No one can argue that it’s a good idea to have our climate action plan developed solely by privately educated people from the West who have no first-hand experience of how impacts are felt differently around the globe. We need people who’ve lived and breathed the effects of climate change to be included in the conversation.

Last year at the Institute of Physics (IoP), we launched the 'Limit Less' campaign which aims to support young people from all backgrounds to pursue an education in physics. From my own experience in social justice, we have to work hard to nurture a diverse workforce to make it fair and accessible to all. It does not evolve on its own.

We need governments to recognise the importance of international collaboration so that research and innovation, supported by access to funding as well as skilled people, can continue at pace.
Rachel Youngman
Institute of Physics for the UK and Ireland

Climate change solutions

Nor can we find the solutions to the climate crisis in one country. Just as they have during the pandemic, countries must come together to work on the problem. That’s why we need governments to recognise the importance of international collaboration so that research and innovation, supported by access to funding as well as skilled people, can continue at a pace.

Recently, we set about gathering evidence on that point. We undertook a feasibility study with the Association of Commonwealth Universities to determine how we can collaborate with researchers in Africa to address some of the climate problems. This study starts to create a framework that will increase the skills needed to support research collaboration between countries.

Recently, we set about gathering evidence on that point. We led on the development of a proposal to increase research collaborations between the UK and Africa, with the climate being one of the focus areas.

The proposal presented the idea that the UK would also benefit and that by working together to develop compatible education and training schemes, we can tackle that challenge, and potentially access a huge wealth of skilled talent, at the same time. The proposal was evidenced through a participatory feasibility study, conducted in partnership with the Association of Commonwealth Universities.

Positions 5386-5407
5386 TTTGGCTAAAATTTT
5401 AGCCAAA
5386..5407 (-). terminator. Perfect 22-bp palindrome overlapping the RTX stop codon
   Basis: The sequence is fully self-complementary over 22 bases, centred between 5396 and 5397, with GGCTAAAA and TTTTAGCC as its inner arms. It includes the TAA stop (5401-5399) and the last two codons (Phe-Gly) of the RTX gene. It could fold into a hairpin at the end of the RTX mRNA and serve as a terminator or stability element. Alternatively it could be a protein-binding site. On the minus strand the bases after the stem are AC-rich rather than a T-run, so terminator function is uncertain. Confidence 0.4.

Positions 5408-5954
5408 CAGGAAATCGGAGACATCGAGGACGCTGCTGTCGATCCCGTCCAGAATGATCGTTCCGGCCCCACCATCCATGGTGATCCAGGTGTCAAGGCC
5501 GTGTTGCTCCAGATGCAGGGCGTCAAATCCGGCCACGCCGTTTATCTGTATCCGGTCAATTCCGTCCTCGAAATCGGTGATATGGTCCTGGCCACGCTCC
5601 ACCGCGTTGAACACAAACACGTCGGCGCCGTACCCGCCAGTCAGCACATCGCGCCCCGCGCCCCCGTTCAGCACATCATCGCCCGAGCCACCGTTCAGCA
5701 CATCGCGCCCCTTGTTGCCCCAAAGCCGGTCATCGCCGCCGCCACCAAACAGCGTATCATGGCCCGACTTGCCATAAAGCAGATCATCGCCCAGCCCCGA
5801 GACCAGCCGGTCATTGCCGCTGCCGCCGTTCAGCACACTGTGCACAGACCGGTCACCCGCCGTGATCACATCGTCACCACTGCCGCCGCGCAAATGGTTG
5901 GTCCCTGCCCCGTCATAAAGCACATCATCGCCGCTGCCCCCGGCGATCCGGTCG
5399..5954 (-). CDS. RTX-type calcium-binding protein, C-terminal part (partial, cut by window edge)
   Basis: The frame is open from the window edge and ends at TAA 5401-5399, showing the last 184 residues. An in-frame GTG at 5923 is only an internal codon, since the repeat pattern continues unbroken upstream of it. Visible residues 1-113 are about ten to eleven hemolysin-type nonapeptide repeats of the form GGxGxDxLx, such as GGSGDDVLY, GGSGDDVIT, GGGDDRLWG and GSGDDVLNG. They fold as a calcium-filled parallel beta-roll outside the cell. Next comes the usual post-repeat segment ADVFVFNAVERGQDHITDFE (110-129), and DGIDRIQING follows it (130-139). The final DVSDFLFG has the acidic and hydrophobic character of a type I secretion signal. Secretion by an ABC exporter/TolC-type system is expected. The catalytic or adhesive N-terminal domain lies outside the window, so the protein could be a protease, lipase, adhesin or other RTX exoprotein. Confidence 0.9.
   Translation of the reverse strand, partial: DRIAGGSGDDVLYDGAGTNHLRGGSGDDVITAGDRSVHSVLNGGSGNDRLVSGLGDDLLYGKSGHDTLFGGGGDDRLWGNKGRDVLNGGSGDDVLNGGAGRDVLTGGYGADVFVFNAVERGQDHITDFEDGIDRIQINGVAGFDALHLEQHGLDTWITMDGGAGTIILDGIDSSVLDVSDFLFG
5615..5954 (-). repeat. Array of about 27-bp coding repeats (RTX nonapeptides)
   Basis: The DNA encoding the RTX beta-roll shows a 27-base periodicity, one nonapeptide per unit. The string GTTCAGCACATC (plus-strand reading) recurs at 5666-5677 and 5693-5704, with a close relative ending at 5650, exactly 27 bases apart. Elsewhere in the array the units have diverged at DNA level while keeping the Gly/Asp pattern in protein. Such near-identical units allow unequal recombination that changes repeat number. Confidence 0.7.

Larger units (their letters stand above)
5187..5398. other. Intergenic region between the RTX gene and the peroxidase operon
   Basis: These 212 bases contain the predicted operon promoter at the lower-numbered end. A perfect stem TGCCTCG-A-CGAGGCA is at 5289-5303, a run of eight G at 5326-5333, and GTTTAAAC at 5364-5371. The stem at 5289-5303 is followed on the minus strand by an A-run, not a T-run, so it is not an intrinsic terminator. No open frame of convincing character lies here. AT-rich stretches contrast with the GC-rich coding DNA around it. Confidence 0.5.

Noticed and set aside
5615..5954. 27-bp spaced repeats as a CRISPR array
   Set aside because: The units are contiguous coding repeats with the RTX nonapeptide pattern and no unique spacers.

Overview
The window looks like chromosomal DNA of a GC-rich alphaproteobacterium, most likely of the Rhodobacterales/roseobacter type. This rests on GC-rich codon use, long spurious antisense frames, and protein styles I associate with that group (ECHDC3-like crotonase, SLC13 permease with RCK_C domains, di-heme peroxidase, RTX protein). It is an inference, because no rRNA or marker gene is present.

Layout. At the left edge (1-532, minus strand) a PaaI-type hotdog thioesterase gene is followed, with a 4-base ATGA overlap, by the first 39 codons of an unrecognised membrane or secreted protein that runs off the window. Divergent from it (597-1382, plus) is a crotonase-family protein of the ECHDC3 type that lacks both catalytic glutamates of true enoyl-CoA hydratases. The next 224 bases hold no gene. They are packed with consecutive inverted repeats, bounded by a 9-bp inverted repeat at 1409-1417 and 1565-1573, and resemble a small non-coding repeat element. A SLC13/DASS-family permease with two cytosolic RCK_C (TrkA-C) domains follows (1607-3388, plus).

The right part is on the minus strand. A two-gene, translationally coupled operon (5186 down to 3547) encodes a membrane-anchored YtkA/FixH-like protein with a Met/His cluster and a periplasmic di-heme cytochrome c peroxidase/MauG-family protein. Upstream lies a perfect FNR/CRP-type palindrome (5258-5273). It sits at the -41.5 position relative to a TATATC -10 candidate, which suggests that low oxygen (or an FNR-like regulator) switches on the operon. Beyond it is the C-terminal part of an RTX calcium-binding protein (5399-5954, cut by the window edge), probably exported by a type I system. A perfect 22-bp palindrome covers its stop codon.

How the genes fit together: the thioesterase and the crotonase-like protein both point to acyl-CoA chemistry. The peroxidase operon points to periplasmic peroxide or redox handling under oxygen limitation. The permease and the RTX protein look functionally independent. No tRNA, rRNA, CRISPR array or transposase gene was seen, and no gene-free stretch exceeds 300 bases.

Photo by Markus Spiske on Unsplash
Nations must work together to make net zero a realityPhoto by Markus Spiske on Unsplash

Getting to net-zero

International collaborations can help to ensure that any efforts to address the effects of climate change do not widen existing economic and societal disparities. The pandemic has shown how global issues can widen the inequality gap and it is incumbent on all of us to make sure that is not the case with climate solutions.

Making sure that we have enough physicists with the right skills to tackle climate change is of course the first step but we need to factor in that the people doing the research and making the decisions reflect the diversity of our global society.

Reaching Net Zero – where a balance between the carbon emitted into the atmosphere and the carbon removed from it is achieved – is an essential goal so let’s look more closely at the work that goes into achieving it and at the scientists working at the forefront.

  • Rachel Youngman is the Deputy Chief Executive of the Institute of Physics for the UK and Ireland